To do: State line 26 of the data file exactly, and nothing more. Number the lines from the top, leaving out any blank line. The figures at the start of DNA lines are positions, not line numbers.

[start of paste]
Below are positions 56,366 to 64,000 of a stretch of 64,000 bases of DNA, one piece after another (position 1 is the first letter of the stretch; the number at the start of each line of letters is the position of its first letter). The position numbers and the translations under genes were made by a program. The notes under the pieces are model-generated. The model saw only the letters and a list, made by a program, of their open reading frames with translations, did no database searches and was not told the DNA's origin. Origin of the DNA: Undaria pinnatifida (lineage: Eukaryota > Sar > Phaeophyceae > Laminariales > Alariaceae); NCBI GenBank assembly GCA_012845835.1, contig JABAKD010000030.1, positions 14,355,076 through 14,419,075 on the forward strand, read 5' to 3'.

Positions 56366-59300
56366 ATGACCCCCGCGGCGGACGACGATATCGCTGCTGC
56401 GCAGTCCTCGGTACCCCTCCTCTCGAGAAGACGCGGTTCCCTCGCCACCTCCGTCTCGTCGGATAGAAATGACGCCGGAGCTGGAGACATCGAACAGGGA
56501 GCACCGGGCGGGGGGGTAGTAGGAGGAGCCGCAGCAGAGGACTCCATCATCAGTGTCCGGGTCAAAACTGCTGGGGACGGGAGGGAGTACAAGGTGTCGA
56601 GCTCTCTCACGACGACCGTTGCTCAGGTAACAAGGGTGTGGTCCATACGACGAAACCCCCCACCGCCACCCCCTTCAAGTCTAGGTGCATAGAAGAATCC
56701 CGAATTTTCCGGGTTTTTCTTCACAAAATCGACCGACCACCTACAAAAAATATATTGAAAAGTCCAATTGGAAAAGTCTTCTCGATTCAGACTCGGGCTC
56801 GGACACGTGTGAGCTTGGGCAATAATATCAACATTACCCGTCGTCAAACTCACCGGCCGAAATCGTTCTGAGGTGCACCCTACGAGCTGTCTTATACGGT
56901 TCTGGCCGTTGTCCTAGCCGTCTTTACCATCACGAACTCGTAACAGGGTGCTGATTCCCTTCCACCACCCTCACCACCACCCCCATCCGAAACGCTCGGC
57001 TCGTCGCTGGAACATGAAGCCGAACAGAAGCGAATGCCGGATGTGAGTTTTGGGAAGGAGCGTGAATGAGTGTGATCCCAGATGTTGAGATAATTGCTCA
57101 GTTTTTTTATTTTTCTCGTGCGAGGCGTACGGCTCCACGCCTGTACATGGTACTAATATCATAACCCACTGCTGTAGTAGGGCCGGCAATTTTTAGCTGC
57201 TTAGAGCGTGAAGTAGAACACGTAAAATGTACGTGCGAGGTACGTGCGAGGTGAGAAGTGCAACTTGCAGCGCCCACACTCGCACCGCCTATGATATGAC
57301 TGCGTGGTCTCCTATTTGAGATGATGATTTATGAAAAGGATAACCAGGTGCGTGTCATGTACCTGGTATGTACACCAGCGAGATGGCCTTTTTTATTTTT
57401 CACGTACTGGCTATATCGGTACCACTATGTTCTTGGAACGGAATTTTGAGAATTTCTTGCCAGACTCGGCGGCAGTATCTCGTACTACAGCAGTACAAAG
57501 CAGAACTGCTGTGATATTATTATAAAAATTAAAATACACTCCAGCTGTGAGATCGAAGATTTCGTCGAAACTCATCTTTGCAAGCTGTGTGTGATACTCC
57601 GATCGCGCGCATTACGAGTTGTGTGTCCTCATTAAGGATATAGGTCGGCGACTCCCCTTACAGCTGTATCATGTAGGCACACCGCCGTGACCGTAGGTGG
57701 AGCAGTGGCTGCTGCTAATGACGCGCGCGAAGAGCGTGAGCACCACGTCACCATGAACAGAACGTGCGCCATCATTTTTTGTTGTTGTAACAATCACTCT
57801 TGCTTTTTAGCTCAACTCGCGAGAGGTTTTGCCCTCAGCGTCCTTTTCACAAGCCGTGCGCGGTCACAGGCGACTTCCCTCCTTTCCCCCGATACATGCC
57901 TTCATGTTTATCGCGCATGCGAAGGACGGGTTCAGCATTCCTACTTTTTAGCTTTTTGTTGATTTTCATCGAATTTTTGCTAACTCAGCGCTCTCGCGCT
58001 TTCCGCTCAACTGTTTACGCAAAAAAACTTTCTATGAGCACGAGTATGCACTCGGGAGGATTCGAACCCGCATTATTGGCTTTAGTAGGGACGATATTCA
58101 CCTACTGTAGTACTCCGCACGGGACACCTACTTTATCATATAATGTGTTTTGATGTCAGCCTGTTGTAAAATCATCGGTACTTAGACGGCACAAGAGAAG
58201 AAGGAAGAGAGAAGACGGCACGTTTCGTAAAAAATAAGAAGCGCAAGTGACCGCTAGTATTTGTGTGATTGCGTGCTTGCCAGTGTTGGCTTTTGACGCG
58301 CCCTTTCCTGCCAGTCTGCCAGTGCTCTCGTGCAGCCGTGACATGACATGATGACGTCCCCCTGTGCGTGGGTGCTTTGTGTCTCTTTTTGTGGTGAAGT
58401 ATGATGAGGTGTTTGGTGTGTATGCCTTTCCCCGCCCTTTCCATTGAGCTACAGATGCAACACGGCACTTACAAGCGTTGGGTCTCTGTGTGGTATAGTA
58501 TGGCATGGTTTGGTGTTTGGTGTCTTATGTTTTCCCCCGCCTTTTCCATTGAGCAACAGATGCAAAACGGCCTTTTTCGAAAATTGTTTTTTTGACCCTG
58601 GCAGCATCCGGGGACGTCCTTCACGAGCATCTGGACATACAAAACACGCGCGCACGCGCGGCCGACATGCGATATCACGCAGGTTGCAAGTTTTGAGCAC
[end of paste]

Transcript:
58601 GCAGCATCCGGGGACGTCCTTCACGAGCATCTGGACATACAAAACACGCGCGCACGCGCGGCCGACATGCGATATCACGCAGGTTGCAAGTTTTGAGCAC